Self-adhesive surface protection sheets for motor vehicles have likewise been known for some time. In the majority of cases, they comprise permanently adhesive and decorative sheets, such as an anti-stonechip sheet, for example. These self-adhesive sheets remain permanently on the vehicle following their application.
 In recent years, increased use has been made of temporary self-adhesive surface protection sheets. These reversibly adhesive protective sheets are specially intended for mechanical and chemical protection of freshly painted motor vehicles and vehicle parts during transit and storage, have a much better protective effect than the waxes, and have the advantage over the covers of being more favorably priced and much quicker to apply. One essential requirement made of a temporary surface protection sheet is its weathering stability and light stability over a period of several months. Accordingly, even after six months of intense sunlight exposure and fluctuating climatic conditions, a sheet of this kind must be able to be removed without residue.
 The quality of absence of residues must likewise be ensured for the removal of the protective sheet at elevated temperatures of at least 50° C., since it can be assumed that, especially in the summer months and in southerly regions, the surfaces of the vehicle will become hot, and it cannot be assumed that the person removing the surface protection sheets will wait for the vehicles to cool down.
 The final bond strength on the finish, referred to by the skilled worker as peel increase, must not be too high, since otherwise a large amount of force or even tearing of the sheet will accompany the unmasking of the paint surfaces. Moreover, the surface protection sheet is required to possess a sufficiently high initial tack, in order to ensure sufficiently reliable bonding even in difficult surface geometries.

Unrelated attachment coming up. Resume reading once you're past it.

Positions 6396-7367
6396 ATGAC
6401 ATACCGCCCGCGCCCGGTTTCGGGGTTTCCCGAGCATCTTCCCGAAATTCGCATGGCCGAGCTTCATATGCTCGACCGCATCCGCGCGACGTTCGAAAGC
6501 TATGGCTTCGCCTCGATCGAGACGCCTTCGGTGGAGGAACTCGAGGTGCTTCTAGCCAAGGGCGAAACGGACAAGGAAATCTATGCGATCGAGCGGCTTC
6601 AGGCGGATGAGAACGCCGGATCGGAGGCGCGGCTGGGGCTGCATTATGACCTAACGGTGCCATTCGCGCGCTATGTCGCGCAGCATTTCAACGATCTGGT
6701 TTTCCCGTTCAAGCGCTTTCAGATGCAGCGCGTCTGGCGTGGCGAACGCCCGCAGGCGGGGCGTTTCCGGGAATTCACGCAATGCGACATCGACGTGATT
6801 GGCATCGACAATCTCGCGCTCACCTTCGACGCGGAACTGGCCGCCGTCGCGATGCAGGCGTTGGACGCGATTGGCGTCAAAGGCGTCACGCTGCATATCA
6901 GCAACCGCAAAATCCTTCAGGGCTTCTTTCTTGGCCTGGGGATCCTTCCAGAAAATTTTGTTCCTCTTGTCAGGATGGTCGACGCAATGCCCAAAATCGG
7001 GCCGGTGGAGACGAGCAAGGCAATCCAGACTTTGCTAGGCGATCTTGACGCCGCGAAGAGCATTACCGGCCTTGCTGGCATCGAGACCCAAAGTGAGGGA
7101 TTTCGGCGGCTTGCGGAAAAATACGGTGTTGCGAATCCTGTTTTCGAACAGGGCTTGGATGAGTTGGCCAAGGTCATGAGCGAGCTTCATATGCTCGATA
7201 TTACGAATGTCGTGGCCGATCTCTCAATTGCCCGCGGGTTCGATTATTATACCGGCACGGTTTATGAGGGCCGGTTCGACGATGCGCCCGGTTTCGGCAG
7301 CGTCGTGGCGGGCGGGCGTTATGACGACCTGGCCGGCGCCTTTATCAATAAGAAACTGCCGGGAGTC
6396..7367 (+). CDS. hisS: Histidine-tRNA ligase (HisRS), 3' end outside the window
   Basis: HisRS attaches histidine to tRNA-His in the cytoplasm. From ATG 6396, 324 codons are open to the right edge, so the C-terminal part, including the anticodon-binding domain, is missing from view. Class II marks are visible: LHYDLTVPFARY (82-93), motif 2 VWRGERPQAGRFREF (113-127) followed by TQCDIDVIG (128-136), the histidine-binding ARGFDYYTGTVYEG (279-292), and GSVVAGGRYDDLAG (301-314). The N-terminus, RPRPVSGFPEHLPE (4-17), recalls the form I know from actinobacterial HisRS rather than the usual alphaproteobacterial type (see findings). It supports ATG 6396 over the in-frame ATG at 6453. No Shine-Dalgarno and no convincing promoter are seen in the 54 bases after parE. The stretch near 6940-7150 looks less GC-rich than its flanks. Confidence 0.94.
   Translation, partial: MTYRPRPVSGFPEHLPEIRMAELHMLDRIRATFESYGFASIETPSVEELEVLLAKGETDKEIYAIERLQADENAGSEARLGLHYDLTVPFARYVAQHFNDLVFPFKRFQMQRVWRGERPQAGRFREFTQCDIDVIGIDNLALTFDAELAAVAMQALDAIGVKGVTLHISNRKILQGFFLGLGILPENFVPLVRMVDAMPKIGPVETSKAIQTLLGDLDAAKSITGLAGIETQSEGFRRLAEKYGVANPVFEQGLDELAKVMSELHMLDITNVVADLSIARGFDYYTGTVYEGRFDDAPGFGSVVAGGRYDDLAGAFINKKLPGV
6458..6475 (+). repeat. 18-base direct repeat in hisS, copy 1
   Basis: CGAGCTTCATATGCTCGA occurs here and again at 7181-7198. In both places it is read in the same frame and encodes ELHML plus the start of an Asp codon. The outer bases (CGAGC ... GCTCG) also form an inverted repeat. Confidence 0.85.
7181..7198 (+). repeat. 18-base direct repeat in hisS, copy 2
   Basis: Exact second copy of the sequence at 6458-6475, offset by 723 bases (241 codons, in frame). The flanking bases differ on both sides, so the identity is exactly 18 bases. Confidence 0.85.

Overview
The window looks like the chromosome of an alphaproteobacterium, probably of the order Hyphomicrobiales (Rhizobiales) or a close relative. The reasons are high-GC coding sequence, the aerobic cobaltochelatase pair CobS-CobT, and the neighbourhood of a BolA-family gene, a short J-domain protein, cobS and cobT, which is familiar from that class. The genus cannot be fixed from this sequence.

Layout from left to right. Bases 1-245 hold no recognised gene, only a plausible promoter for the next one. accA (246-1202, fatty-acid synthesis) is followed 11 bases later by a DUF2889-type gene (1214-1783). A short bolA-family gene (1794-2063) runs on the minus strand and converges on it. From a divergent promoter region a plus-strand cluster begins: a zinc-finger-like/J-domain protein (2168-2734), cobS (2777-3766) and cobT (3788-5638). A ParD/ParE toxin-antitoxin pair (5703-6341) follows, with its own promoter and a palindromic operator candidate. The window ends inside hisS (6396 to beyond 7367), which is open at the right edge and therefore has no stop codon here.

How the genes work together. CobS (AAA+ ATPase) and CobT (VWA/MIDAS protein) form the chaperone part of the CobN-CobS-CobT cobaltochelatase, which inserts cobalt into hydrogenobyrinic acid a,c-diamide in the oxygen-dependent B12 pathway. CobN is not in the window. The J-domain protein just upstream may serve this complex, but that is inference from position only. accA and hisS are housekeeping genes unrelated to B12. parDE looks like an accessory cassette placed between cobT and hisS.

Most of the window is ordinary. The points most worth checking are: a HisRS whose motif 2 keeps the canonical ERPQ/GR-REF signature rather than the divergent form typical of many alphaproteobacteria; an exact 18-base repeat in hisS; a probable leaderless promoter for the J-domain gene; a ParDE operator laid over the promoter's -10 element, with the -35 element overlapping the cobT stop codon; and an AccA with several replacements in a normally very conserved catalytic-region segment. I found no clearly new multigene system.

Reversibly adhering surface protection sheets available to date have had considerable deficiencies in respect of bonding reliability, peel increase or aging stability.
 Essential qualities of a surface protection sheet are:
 effective protection for the paint against chemical and mechanical influences.
 Weathering stability over the entire duration of the transit chain from plant to dealer, which depending on distance may amount to several months. Even after long and intense sunlight exposure, therefore, such a sheet must be able to be removed in one piece and must not leave residues of adhesive on the paint.
 Adequate initial tack, in order to prevent premature self-induced detachment in difficult bonding geometries.